\((a\ominus_{g}b)+b=a\), if \(w(a)\geq w(b)\); \(a+(-1)(a\ominus_{g}b)=b\), if \(w(a)< w(b)\);
- (vii)
\(k(a\ominus_{g}b)=ka\ominus_{g}kb\), \(k\in R\).
- (i)
\((a+b)\ominus_{g}c=a+b\ominus_{g}c\) if and only if \(w(c)\leq w(b)\) with \(c\in IR\);
- (ii)\(a(b\ominus_{g}c)=ab\ominus_{g}ac\), if b and c are symmetric, or one of the following conditions holds:
- (a)
\(w(b)\geq w(c)\), and \(0\leq c\leq b\), \(b\leq c\leq0\);
- (b)
\(w(b)\leq w(c)\), and \(0\leq b\leq c\), \(c\leq b\leq0\).
- (a)
In the present work, in terms of the concept of the gH-difference, we obtain some properties summed up below.
Lemma 2.2
- (i)
\(a\ominus_{g}b=0\) if and only if \(b=a\);
- (ii)
\((a+b)\ominus_{g}(a+c)=b\ominus_{g}c\);
- (iii)
\((a\ominus_{g}b)\ominus_{g}(a\ominus_{g}c)=c\ominus_{g}b\), if \(w(a)\leq \min(w(b),w(c))\) or \(w(a)\geq\max(w(b),w(c))\).
Proof
Case (i) is true by the definition of the gH-difference.
Case (ii): write \((a+b)\ominus_{g}(a+c)=d\). Based on the gH-difference, we have \(a+b=a+c+d\) or \(a+c=a+b+(-1)d\). Hence, it follows from the cancellation law of addition on interval number that \(b=c+d\) or \(c=b+(-1)d\). This illustrates that \(b\ominus_{g}c=d\).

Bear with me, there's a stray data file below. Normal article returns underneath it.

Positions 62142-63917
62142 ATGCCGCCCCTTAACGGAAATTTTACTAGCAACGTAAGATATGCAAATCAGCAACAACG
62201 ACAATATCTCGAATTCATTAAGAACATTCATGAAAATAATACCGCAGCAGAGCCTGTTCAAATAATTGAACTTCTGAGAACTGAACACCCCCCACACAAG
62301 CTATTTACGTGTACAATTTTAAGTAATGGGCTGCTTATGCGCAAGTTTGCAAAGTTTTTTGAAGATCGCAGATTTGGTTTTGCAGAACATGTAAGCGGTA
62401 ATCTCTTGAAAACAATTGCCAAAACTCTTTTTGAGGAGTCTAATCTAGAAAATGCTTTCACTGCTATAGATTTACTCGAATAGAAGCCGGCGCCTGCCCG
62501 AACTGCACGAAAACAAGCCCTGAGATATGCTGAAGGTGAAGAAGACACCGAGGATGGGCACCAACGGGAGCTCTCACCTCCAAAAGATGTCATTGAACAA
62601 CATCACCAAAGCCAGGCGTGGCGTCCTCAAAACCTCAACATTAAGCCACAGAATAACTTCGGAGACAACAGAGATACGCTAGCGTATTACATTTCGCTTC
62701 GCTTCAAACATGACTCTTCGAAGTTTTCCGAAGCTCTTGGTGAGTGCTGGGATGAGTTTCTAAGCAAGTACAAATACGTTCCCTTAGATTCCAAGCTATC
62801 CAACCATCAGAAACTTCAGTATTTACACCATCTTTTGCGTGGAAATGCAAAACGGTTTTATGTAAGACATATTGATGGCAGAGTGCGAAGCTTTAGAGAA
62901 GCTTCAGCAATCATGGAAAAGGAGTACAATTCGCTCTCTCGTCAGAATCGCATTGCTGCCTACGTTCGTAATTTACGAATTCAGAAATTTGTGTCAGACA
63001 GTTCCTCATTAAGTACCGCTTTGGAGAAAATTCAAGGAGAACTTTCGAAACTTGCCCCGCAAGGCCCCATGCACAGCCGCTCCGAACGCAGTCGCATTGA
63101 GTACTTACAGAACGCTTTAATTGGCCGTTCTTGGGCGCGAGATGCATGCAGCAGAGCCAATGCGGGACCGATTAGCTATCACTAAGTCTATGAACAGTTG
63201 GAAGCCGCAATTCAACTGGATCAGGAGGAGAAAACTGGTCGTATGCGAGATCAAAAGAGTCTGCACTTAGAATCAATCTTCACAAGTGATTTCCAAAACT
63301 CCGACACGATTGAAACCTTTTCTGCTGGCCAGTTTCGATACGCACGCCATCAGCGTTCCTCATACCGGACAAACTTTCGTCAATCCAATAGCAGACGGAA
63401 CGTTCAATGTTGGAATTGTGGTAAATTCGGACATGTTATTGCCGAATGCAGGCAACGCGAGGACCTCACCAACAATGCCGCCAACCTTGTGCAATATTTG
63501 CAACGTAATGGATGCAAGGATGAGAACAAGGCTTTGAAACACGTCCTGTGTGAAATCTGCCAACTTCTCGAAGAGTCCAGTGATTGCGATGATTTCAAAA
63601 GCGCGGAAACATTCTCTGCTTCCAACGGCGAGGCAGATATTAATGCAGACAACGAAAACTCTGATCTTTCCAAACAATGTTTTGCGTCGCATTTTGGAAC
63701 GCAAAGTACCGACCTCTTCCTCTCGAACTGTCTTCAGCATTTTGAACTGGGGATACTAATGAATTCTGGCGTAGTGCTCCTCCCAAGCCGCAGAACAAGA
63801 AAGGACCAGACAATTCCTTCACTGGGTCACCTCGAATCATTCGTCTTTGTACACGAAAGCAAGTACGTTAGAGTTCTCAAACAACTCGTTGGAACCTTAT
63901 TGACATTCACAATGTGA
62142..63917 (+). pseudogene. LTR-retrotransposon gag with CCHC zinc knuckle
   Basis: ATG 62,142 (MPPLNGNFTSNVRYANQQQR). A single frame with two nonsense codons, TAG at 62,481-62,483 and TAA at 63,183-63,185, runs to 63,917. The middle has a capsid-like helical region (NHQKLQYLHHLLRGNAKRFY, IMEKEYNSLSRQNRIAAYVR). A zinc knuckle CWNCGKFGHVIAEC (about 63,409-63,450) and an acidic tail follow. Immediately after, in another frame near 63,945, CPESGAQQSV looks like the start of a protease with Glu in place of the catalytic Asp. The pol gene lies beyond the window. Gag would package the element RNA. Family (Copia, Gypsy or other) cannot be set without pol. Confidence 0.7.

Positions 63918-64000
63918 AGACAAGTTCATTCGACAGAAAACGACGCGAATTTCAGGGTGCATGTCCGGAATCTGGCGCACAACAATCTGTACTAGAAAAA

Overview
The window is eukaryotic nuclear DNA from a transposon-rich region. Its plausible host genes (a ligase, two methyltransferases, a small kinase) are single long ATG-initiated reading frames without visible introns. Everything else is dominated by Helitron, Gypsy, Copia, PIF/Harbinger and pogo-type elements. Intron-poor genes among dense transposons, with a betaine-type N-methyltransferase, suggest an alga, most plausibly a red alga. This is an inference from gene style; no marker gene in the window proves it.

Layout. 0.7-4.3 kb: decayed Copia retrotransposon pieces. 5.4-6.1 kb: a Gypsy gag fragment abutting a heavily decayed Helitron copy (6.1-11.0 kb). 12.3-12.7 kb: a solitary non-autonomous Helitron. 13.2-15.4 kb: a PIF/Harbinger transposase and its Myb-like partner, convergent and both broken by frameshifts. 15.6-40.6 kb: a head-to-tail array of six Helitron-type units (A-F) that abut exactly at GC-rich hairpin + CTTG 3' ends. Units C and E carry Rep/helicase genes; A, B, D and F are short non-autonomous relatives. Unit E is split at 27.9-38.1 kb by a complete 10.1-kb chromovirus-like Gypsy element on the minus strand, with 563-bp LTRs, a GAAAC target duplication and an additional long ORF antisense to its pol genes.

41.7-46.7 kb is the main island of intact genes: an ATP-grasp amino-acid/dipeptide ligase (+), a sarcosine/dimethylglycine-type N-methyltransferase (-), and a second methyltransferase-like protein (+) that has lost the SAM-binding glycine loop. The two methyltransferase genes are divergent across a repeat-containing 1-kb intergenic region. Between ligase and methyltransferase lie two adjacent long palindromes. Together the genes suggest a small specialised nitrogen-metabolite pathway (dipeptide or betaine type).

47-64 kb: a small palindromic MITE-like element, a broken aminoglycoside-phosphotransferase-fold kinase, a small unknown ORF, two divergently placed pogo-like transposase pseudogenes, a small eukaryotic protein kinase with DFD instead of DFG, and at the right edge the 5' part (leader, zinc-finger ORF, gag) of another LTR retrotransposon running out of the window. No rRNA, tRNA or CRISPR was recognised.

Case (iii): write \(a\ominus_{g}b=e\), \(a\ominus_{g}c=f\), and \(e\ominus _{g}f=g\). When \(w(a)\leq\min(w(b),w(c))\), we note that \(b=a+(-1)e\) and \(c=a+(-1)f\). Thus, if \(w(e)\geq w(f)\), then \(e=f+g\), and hence \(a+(-1)e=a+(-1)f+(-1)g\). This yields \(b=c+(-1)g\). On the other hand, if \(w(e)< w(f)\), we have \(f=e+(-1)g\), and hence \(a+(-1)f=a+(-1)e+g\). Thus one derives that \(c=b+g\). In total, we obtain \(g=c\ominus_{g}b\). Similarly, when \(w(a)\geq\max(w(b),w(c))\), it follows that \(a=b+e\) and \(a=c+f\). If \(w(e)\geq w(f)\), one can derive that \(c+f=b+e=b+f+g\), that is, \(c=b+g\). On the other hand, if \(w(e)< w(f)\), we have \(b+e=c+f=c+e+(-1)g\), and then \(b = c+(-1)g\). Thus we also get \(g=c\ominus_{g}b\). □